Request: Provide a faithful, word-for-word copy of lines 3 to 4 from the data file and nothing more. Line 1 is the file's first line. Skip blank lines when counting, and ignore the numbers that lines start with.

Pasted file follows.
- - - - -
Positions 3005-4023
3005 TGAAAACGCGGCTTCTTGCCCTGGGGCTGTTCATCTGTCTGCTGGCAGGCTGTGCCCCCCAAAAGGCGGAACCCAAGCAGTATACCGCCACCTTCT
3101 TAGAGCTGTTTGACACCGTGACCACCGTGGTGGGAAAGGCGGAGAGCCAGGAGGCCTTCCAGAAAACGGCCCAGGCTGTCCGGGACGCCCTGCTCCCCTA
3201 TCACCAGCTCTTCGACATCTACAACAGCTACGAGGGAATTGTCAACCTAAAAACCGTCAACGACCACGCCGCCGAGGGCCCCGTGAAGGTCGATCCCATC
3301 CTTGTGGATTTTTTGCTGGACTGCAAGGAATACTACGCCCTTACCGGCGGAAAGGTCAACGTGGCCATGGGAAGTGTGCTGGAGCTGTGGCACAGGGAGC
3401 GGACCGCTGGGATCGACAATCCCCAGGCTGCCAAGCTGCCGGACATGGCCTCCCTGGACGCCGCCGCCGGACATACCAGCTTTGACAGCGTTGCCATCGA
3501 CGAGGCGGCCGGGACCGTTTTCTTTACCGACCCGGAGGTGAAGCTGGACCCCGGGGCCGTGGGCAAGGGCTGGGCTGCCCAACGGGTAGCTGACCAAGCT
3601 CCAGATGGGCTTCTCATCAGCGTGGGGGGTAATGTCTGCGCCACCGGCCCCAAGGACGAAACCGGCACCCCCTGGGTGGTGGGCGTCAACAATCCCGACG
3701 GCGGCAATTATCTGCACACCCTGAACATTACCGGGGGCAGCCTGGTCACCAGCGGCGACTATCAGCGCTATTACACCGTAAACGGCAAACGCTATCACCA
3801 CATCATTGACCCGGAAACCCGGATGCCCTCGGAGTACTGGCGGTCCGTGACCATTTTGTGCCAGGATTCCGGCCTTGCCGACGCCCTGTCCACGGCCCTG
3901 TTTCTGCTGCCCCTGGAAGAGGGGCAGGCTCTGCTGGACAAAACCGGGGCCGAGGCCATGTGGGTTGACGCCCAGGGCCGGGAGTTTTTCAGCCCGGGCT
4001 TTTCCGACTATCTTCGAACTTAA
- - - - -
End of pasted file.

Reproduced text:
3101 TAGAGCTGTTTGACACCGTGACCACCGTGGTGGGAAAGGCGGAGAGCCAGGAGGCCTTCCAGAAAACGGCCCAGGCTGTCCGGGACGCCCTGCTCCCCTA
3201 TCACCAGCTCTTCGACATCTACAACAGCTACGAGGGAATTGTCAACCTAAAAACCGTCAACGACCACGCCGCCGAGGGCCCCGTGAAGGTCGATCCCATC